AS WE head towards the end of Q2, it would be appropriate to review the current farmland in Scotland through two different lenses, as there are two distinctly different stories to tell in respect of firstly lowland farms and secondly upland farms.

Overall the market ‘feels’ quiet, particularly in the lowlands, with the advertised supply at the end of Q1 down 23% on 2021, but with a total of 7000 acres plus of farmland due to be launched by the mid-point of the year through Savills.

Three words sum up the market –


We know that when there is uncertainty the market stalls and there is much to be uncertain about. Whilst the war in Ukraine may result in a bumper year for some cereal farmers in the UK, no-one really has an idea if high commodity prices will be sustained and counter increasing input cost for the 2023 harvest and beyond. The position regarding future agricultural support in Scotland remains unclear giving farmers little to base their future plans upon.


However we continue to see where golden opportunities arise, farmers are keen to acquire additional acres or relocate to a more productive area and lock into attractive rates of borrowing which are still on offer (but for how much longer?) The sale of Gilrivie (350 acres) near Montrose on the east coast launched in early March and was under offer by mid-April at a price reflecting last year’s phenomenal growth in values, albeit there were less bidders than there might have been 12 months ago.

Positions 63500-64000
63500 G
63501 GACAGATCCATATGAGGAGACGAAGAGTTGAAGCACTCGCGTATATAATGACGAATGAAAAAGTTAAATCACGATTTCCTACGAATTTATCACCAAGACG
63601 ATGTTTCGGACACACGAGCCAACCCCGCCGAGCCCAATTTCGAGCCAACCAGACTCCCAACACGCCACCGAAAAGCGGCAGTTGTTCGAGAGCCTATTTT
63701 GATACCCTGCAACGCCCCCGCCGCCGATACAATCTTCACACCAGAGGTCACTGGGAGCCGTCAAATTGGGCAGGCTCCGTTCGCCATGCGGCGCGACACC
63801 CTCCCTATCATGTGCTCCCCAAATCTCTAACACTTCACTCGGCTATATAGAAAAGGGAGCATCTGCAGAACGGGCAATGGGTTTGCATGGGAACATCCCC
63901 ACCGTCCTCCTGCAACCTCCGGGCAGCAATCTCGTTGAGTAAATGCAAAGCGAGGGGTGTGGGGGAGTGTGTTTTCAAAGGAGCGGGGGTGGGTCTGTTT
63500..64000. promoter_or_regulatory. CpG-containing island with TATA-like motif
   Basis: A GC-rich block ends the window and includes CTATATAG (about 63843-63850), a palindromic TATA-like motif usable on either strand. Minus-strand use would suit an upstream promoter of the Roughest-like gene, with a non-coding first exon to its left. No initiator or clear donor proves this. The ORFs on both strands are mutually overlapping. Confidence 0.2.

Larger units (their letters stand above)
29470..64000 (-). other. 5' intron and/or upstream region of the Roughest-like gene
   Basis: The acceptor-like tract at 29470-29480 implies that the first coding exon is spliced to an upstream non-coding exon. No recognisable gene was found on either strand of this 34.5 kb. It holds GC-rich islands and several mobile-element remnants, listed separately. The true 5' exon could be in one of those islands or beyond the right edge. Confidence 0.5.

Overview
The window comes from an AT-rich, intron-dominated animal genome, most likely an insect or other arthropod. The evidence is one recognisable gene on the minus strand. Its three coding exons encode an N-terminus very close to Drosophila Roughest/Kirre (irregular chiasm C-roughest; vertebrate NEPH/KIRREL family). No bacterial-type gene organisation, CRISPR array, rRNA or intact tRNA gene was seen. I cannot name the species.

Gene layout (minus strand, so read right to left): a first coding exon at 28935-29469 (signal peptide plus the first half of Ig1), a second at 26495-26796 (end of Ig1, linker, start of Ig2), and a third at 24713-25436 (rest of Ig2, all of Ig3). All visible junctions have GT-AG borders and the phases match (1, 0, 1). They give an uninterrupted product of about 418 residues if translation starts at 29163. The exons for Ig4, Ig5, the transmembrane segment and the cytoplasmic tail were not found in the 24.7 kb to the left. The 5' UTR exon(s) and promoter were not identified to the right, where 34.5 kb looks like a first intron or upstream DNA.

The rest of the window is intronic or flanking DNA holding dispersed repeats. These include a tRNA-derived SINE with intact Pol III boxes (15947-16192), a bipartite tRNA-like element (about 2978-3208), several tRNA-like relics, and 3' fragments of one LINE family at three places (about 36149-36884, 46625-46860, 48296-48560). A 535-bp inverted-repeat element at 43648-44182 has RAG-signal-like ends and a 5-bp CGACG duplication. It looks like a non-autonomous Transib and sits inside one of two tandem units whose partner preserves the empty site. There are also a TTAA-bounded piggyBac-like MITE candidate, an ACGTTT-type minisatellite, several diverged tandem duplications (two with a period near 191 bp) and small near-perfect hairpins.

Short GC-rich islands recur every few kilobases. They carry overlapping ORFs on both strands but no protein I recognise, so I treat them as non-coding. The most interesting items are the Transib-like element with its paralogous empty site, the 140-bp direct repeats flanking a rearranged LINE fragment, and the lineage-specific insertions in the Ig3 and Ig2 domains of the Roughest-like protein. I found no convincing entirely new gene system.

Much of the action would appear to be further up the hill with class 4, 5 & 6 land being targeted for commercial afforestation. Values continue to creep up tempting some to sell all or, in many cases part, of their holding, enabling sellers to reduce borrowings or buy better acres nearby. This fuelled demand for planting land is not only having an effect up the hill but is continuing to have an influence on values further down.

The demand for natural capital, in particular land suitable for native woodland creation and peatland restoration is driven by the potential for carbon sequestration, continues. Committed sporting buyers may now have to compete with a broader range of buyers to acquire an estate, but are reassured that there is an alternative use of the land underpinning its value.